Is the National Australia Bank Ltd (ASX: NAB) share price a buy?
Over the past month the NAB share price has dropped by 10%, so does that mean that it’s 10% better value?
During that that time the bank has released its full year result which didn’t hugely impress.
NAB’s cash earnings fell 10.6% to $5.1 billion and statutory profit dropped by 13.6% to $4.8 billion. However, there was one part of the result which was decent – cash earnings excluding large notable items rose 0.8%, but that excludes $1.1 billion of customer remediation and a $348 million capitalised software policy change.
The profit rise suggests that NAB’s ‘underlying’ profit improved slightly during FY19 and suggests things may be getting better for the bank. However, some of the metrics didn’t actually go in the right direction.
The net interest margin (NIM) worsened by 0.07% to 1.78%, credit impairment charges increased by 18% to $919 million and the ratio of loans 90+ days past due and grossed impaired assets to gross loans and acceptances increased 0.22% to 0.93% mostly because of rising Australian mortgage delinquencies.
For a lot of shareholders the most painful part of the report may have been the 16% cut of the total FY19 dividend to $1.66. The yield is still high, just not as high as it was.
Last week the bank announced it had settled a class action brought against NAB in relation to consumer credit which caused another $49.5 million to go up in smoke.
But in the release of its full annual report, the bank warned that it may be involved in a breach or alleged breach of laws governing bribery, corruption and financial crime.
NAB said it has reported a number of serious breaches of anti-money-laundering and counter-terrorism financing laws (AML/CTF). Commonwealth Bank of Australia (ASX: CBA) has already received a $700 million fine for not reporting to AUSTRAC correctly and look at all the trouble facing Westpac Banking Corp (ASX: WBC).
NAB is trading at 12x FY21’s estimated earnings with a grossed-up dividend yield of 9%. There’s a lot of uncertainty for NAB in the short-term in the long-term, I wouldn’t want to buy shares because of what may happen over the next 12 months.
The post Is the NAB share price a buy? appeared first on Motley Fool Australia.
I would much rather buy these top dividend shares for growth and income.
When Edward Vesely -- our resident dividend expert -- has a stock tip, it can pay to listen. With huge winners like Dicker Data (up 147%) and Collins Food (up 105%) under his belt, Edward is building an enviable following amongst investors that are planning for retirement.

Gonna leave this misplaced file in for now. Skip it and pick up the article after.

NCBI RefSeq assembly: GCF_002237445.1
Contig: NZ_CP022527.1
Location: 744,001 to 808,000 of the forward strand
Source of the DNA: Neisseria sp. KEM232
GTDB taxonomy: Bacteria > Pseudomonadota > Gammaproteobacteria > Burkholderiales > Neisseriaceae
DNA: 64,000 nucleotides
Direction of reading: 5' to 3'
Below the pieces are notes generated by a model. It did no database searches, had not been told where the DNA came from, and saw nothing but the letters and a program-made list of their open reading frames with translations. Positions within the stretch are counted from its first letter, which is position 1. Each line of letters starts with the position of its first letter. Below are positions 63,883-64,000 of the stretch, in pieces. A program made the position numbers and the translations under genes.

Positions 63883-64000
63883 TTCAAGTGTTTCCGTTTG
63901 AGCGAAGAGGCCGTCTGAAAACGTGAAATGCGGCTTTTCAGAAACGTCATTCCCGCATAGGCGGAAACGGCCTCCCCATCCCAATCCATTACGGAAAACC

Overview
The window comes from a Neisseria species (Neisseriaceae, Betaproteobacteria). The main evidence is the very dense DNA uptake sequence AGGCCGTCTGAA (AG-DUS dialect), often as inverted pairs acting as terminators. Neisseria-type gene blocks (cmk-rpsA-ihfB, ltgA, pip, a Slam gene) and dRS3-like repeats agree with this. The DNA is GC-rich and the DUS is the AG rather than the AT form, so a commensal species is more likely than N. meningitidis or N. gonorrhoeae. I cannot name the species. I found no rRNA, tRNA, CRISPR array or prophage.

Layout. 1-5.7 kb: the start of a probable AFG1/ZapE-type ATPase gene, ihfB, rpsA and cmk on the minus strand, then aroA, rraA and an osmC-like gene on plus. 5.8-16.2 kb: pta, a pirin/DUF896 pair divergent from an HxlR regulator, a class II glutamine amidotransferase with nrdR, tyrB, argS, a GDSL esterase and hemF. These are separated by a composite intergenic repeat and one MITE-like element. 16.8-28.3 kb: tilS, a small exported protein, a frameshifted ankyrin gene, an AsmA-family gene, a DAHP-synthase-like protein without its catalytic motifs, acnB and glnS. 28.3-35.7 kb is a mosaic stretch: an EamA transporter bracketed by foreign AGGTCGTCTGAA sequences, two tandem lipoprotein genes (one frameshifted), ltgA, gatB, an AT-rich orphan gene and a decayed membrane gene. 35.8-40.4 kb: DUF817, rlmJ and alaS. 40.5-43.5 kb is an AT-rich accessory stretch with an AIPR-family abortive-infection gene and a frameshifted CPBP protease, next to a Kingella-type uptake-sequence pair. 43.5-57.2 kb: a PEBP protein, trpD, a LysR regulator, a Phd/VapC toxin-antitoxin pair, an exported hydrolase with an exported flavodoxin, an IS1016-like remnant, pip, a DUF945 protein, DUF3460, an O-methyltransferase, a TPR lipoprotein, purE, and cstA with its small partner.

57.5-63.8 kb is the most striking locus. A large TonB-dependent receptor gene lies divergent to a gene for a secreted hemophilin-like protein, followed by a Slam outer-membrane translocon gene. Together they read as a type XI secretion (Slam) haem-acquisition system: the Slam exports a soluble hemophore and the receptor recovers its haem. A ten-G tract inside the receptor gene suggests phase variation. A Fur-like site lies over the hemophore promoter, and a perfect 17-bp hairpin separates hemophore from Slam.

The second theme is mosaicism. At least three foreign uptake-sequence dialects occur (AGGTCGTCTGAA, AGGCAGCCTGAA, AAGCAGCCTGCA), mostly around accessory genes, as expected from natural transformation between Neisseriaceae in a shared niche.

In a brand new report, Edward has just revealed what he believes are the 3 best dividend stocks for income-hungry investors to buy now. All 3 stocks are paying growing fully franked dividends giving you the opportunity to combine capital appreciation with attractive dividend yields.
Best of all, Edward’s “Top 3 Dividend Shares To Buy For 2020” report is totally free to all Motley Fool readers.
- Man bets $221,666 on one ASX stock
- Top analysts name their top 3 ASX blue chip shares for 2019
- 3 quality dividend shares to boost your income
- NEW: Free report names top 3 ASX dividend shares to buy for 2019
- 5 Stocks for Potentially Building Wealth After 50
Motley Fool contributor Tristan Harrison has no position in any of the stocks mentioned. The Motley Fool Australia owns shares of National Australia Bank Limited. We Fools may not all hold the same opinions, but we all believe that considering a diverse range of insights makes us better investors. The Motley Fool has a disclosure policy. This article contains general investment advice only (under AFSL 400691). Authorised by Scott Phillips.
The Motley Fool's purpose is to help the world invest, better. Click here now for your free subscription to Take Stock, The Motley Fool's free investing newsletter. Packed with stock ideas and investing advice, it is essential reading for anyone looking to build and grow their wealth in the years ahead. This article contains general investment advice only (under AFSL 400691). Authorised by Bruce Jackson. 2019